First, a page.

Fig.1- SEM micrograph showing hASCs penetration and attachment to the fibres of the complex 3D spacer architectures.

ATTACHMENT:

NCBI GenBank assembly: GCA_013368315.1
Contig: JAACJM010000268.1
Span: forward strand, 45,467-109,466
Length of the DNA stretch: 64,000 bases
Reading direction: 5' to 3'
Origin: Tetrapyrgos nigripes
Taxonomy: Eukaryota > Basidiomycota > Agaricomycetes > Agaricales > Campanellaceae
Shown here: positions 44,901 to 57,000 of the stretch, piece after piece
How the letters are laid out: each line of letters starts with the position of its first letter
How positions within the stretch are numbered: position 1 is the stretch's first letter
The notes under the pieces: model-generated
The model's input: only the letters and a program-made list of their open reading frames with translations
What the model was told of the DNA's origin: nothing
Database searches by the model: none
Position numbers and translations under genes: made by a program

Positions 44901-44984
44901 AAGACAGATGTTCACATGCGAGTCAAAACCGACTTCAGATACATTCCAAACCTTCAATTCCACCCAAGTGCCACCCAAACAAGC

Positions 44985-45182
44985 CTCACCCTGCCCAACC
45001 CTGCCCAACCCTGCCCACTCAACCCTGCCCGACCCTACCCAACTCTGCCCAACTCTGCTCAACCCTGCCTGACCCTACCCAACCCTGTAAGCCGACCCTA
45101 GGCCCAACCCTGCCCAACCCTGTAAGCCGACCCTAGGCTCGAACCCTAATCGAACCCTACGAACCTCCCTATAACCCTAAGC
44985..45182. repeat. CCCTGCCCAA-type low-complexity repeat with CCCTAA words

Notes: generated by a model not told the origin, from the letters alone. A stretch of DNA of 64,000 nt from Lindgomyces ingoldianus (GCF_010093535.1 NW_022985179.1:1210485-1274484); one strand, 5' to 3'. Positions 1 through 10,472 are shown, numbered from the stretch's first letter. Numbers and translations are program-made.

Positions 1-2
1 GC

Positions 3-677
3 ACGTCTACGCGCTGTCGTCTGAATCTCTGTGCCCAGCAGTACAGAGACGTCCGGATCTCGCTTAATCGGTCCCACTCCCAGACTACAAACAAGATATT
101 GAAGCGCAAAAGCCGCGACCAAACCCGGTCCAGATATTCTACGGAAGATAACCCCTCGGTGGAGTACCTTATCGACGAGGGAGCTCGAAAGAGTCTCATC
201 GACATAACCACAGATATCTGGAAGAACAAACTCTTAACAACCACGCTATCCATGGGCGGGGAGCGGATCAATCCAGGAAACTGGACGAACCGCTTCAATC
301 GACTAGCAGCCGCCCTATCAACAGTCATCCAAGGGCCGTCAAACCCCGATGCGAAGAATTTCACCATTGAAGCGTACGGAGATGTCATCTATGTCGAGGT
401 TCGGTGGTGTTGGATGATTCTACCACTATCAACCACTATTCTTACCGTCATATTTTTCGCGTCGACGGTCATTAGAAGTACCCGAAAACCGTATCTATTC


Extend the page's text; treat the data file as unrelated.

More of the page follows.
Textile-based technologies are particularly interesting in tissue engineering since they allow producing finely tuned fibre-based porous structures, offering superior control over the material design (size, porosity, fibre alignment) and manufacturing. Scaffolds with very reproducible and interconnected intra-architectural geometry can be processed increasing the surface area for cell attachment and tissue ingrowth. This work aims to evaluate the potential of recently developed 3D textile structures based on silk fibroin (SF) to support human Adipose-derived Stem Cells (hASCs) adhesion, proliferation and osteogenic differentiation. These cells constitute an emerging possibility for regenerative medicine, including for bone tissue regeneration. A comparative analysis was performed with a more stable polymeric system, polyethylene terephthalate (PET). SF and PET yarns were processed into 3D spacer structures using warp-knitting technology. The obtained complex 3D architectures are composed of two knitted layers assembled/spaced by a PET monofilament to increase the tri-dimensionality of the scaffold. Cells were able to attach to the fibres, proliferate and differentiate into the osteogenic lineage. hASCs were able to deeply penetrate into the scaffold and colonize its interior with great evidences of extracellular matrix mineralization (Fig.1). The efficiency and high level of control of the warp-knitting technology together with the interesting structural properties of the resulting constructs makes this a very versatile and adaptable system to the specific bone tissue anatomy and function.